A Republican-dominated Senate would probably withhold necessary approval for many of President Biden’s nominees to the federal judiciary and executive positions, thereby crippling the federal government.
Partisan investigations. Future Republican chairs of congressional committees have announced plans to launch partisan investigations to discredit the Biden administration. (5) Expect stiff competition among Republican congressional committee chairs to gain maximum media attention. More extreme yet, several Republican leaders warn that a Republican-controlled House of Representatives might impeach President Biden (an action that requires only a simple majority of the House of Representatives).
An effective Democratic response to the developments described here seems unlikely, given the prospect that the GOP will win the midterm elections by fair means or foul. Nor has there been a sufficiently broad and powerful popular movement to counter the GOP’s well-organized slow-motion coup.
While this somber analysis suggests the magnitude of the stakes November 8, worse will doubtless occur if Trump’s slow-motion coup succeeds in 2024 and he is re-elected president. (6) As reaction becomes catastrophe, Trump and the GOP will have provoked the gravest political crisis in the U.S. since the Civil War.
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- See my previous articles, “Le risque d’un coup d’Etat légal aux Etats-Unis, » Telos, 11 octobre 2021 ; « Etats-Unis : un coup d’Etat légal… au ralenti, » Telos, 11 janvier 2022 ; et « Le populisme, une réponse a la crise de la politique ? » in Regards croises USA-France, Mouvements et politique en temps de crise », sous la direction de Daniel Cirera, Guy Groux, et Mark Kesselman (Paris : Editions Arbre bleu, 2022). While this article confines attention to the consequences of Republican control of Congress, a related issue is Republican actions in the vast majority of states with powerful state GOP governmental officeholders. Unscrupulous state GOP officials could use their power fraudulently to certify a Republican victory, for example, in the popular vote for presidential electors to the Electoral College.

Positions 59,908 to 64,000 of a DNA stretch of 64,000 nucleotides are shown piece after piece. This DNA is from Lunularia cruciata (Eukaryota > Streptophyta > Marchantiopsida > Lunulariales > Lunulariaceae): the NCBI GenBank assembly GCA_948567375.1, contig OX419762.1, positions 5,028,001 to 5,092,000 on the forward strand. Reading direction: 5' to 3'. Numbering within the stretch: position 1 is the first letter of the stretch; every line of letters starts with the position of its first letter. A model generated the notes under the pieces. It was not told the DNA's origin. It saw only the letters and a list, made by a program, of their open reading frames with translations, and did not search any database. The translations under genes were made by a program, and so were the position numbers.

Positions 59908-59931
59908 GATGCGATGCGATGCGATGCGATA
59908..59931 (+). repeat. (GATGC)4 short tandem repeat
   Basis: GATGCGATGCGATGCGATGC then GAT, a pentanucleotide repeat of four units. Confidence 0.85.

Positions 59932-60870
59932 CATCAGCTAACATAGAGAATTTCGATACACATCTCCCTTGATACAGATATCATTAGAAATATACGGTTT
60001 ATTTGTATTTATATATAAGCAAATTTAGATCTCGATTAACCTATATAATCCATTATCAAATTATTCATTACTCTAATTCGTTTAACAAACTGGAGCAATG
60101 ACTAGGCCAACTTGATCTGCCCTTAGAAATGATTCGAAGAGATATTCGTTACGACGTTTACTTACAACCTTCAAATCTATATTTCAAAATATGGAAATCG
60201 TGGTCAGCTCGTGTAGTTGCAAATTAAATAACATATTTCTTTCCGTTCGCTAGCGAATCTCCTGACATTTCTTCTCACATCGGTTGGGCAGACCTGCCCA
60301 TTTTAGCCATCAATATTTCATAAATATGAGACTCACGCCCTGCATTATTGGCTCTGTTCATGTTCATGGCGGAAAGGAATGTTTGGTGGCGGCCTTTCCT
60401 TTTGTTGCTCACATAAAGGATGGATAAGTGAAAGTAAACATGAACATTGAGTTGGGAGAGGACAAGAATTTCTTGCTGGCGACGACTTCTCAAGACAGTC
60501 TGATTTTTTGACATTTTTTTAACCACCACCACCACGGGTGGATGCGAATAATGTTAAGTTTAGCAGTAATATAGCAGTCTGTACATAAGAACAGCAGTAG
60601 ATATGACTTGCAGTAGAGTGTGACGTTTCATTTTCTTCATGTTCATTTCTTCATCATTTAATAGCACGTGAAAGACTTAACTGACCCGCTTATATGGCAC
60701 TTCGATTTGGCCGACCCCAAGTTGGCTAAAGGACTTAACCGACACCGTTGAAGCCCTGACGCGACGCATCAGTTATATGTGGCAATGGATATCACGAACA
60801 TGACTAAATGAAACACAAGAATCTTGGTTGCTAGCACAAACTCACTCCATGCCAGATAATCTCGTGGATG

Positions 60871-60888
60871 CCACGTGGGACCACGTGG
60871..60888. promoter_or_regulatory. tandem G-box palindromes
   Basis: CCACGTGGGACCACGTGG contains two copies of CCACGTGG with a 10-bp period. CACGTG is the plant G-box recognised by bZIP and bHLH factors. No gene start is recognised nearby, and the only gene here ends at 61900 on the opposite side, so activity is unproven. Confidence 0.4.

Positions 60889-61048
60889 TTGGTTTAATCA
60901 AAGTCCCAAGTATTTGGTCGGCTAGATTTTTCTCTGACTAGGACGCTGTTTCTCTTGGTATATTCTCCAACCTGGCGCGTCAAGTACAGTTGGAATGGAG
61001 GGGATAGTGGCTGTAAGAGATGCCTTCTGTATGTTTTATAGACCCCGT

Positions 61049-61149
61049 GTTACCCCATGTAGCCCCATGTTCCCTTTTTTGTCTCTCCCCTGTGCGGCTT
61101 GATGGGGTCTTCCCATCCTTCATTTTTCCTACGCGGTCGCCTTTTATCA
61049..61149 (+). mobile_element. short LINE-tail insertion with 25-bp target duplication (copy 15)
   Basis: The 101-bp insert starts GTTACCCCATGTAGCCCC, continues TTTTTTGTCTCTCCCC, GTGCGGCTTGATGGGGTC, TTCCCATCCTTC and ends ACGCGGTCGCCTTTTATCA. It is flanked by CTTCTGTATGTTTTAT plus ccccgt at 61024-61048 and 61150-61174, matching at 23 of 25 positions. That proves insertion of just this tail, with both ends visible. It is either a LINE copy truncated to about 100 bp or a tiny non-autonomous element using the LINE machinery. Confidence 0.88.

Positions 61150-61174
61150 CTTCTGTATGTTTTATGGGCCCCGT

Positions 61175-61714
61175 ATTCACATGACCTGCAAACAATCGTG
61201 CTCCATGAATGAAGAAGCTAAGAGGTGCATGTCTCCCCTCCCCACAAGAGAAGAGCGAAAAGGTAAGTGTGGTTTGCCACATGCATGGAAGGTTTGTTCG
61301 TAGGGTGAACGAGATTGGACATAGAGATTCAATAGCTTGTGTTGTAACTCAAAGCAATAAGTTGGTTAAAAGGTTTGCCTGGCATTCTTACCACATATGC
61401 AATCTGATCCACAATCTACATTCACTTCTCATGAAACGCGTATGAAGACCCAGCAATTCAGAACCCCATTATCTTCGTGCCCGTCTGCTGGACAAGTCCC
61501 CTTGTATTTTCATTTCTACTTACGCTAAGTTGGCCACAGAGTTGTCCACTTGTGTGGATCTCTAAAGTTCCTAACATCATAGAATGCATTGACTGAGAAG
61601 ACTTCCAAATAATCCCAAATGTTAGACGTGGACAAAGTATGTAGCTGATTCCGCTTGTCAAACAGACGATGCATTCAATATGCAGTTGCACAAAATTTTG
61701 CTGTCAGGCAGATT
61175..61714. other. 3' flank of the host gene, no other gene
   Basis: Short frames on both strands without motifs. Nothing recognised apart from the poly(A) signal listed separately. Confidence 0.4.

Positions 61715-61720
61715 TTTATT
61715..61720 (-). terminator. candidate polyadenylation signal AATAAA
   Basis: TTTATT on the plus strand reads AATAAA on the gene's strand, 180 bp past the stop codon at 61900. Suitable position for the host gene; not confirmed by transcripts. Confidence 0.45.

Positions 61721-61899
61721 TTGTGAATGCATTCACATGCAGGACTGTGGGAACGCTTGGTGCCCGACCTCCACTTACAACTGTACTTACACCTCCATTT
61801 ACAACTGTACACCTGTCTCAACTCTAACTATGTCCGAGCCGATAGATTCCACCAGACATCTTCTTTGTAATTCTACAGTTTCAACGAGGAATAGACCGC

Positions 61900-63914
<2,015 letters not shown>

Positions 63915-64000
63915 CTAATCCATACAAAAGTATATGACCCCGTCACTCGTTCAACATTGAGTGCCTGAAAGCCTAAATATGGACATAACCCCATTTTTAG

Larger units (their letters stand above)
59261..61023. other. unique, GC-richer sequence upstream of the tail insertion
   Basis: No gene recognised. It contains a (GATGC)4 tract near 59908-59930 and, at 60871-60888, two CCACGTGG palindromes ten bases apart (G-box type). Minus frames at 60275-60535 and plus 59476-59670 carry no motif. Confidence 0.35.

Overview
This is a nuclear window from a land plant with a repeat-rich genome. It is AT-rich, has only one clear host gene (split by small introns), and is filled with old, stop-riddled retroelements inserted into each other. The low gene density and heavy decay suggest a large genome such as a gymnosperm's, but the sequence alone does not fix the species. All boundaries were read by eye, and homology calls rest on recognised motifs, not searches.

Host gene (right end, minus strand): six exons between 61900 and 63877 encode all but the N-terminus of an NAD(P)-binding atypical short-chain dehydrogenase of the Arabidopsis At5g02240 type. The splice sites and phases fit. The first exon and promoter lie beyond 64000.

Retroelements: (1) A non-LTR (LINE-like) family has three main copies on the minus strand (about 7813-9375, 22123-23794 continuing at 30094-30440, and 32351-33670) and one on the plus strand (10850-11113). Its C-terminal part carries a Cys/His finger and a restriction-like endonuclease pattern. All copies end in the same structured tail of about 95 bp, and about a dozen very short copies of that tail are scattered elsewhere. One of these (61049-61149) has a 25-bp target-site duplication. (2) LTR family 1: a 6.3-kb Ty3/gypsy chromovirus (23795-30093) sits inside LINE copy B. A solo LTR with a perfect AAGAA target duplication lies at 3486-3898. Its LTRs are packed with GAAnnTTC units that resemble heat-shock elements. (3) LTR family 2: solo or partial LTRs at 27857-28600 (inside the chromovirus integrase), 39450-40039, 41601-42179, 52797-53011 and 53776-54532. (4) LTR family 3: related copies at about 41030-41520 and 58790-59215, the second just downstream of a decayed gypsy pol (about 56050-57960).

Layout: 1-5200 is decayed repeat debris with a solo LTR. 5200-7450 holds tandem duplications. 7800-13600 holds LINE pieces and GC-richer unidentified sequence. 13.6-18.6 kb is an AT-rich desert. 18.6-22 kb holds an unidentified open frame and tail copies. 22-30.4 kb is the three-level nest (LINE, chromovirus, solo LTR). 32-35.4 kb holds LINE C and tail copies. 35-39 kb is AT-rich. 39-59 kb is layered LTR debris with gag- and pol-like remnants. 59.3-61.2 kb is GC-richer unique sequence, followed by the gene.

- Jennifer Rubin, “Forget ‘polarization.’ The problem is right-wing extremism,” Washington Post, September 28, 2022.
- For an early analysis, Thomas E. Mann and Norman J. Ornstein, It’s Even Worse Than It Looks: How the American Constitutional System Collided with the New Politics of Extremism (New York: Basic Books, 2016). Fine current analyses include Peter Baker and Susan Glasser, The Divider: Trump in the White House, 2017-2021 (New York: Doubleday, 2022); David Corn, American Psychosis: A Historical Investigation of How the Republican Party Went Wrong (New York: Twelve Books, 2022); Robert Draper, Weapons of Mass Delusion: When the Republican Party Lost its Mind (New York: Penguin, 2022); Maggie Haberman, Confidence Man: The Making of Donald Trump and the Breaking of America (New York: Penguin Press, 2022); and Dana Milbank, The Destructionists: The Twenty-Five Year Crack-Up of the Republican Party (New York: Doubleday, 2022). Also see Antoine de Tarlé, “Etats-Unis : les choix du Parti republicain, » Telos, 17 mai 2022.
- E.J. Dionne Jr., “The GOP’s ‘Commitment’ is to total political warfare,” Washington Post, September 25, 2022. Also see Jonathan Weisman, “Why a Narrow Hard-Right G.O.P. House Majority Could Spell Chaos,” New York Times, September 8, 2022.
- Robert Kuttner, “The Coming Republican Inquisition,” The American Prospect, August 30, 2022.
- See David Montgomery, “What will happen to America if Trump wins again? Experts weigh in,” Washington Post, October 10, 2022.